Why don’t cards have to obey pedestrian and bicycle rules, rather than the other way around?
The Idaho Stop: safer for cyclists, quicker for autos.
Imagine a world without huge wide paved cement everywhere. Imagine a world with human to human contact, smiles, walking, bicycling on gently curving walkways that follow, rather than overrun, the contours of Mother Nature.
Instead, we’ve got a nation here designed around the automobile. Just the other week, I hopped in a staffer’s car and we drove up to Telluride, from Boulder. I gave up my own car a few years back, so this long (8 hour) road trip brought a lot of memories back. Most of them bad. Cars make us speedy, aggressive. I remember my staff members Lindsey and Merete, when we first drove into lovely Telluride, gritting teeth and wanting to holler or honk at a tourist lady taking a photo, while standing in the middle of the main street, of the great waterfalling mountains beyond the town. I said, “are you kidding? We’re in no rush. She’s appreciating the mountains, what’s wrong with that! Look at them! Chill!”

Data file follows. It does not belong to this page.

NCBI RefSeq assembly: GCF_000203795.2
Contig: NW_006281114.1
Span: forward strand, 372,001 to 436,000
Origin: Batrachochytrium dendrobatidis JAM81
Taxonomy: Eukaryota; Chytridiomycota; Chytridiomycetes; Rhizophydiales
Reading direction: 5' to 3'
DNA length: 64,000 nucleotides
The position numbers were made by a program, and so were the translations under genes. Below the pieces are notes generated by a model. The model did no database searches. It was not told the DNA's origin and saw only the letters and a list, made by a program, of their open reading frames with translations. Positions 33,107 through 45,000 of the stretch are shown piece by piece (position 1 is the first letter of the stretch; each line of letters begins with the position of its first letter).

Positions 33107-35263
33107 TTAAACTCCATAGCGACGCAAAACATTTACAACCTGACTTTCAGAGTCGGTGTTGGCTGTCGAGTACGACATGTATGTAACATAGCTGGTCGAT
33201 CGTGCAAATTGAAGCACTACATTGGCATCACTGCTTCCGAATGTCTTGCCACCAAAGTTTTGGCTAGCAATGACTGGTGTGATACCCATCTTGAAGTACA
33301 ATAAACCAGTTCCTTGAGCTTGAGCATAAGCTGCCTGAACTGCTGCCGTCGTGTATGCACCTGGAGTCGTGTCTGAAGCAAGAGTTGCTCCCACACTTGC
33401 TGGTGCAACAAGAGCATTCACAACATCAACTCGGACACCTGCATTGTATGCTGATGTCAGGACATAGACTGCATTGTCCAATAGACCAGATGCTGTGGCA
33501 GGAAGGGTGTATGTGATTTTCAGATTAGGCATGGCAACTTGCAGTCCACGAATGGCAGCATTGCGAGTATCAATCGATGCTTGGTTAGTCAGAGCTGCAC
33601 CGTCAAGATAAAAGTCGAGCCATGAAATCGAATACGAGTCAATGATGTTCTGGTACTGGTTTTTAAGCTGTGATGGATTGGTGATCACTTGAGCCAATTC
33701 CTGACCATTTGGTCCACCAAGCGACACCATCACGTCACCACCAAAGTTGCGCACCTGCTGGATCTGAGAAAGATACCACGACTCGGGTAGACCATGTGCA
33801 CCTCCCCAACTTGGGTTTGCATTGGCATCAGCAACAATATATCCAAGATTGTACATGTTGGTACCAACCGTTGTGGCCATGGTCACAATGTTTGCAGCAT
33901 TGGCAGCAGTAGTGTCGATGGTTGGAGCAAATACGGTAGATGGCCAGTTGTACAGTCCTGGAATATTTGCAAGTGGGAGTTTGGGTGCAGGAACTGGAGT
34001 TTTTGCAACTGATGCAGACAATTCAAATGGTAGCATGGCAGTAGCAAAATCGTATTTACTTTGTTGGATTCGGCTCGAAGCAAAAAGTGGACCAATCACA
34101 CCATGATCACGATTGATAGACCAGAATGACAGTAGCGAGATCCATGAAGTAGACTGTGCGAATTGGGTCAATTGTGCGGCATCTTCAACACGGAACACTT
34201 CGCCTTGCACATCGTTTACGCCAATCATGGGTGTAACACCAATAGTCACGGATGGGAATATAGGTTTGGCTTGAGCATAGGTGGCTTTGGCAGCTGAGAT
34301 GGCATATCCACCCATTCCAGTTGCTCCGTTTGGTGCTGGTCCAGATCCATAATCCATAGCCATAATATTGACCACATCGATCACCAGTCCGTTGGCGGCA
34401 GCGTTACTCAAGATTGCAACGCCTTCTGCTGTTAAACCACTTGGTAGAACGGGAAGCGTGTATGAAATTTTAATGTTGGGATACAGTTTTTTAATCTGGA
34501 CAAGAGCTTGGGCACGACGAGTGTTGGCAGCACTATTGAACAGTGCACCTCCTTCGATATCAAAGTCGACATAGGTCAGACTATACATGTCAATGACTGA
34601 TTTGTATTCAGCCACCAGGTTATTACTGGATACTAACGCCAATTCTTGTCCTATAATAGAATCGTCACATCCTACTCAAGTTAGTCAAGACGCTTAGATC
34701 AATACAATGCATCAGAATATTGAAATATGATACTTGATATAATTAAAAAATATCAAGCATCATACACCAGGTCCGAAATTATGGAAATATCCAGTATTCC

And on that trip up the mountains, we drove through on a six lane highway through gorgeous towns ruined by the very highway we were using. Glenwood Springs’ famous hot springs and vapor caves, literally fifty feet away from the rushing fumes of thousands of cars. Idaho Springs, have paved by our speedy highway. What about high-speed trains? Why not a four lane highway?
In keeping with rethinking our world, here’s a video re: the Idaho Stop, or Rolling Stop, which has been legal in Idaho since 1982. Interestingly, if you trust cyclists not to watch their own safety, there’s less accidents, less petty offenses, car drivers don’t have to wait as long, and the bicycle’s unparalleled efficiency is allowed to rock and roll. Make laws for cyclists, they share the road, too!
More info here, at Bike Smut (don’t ask).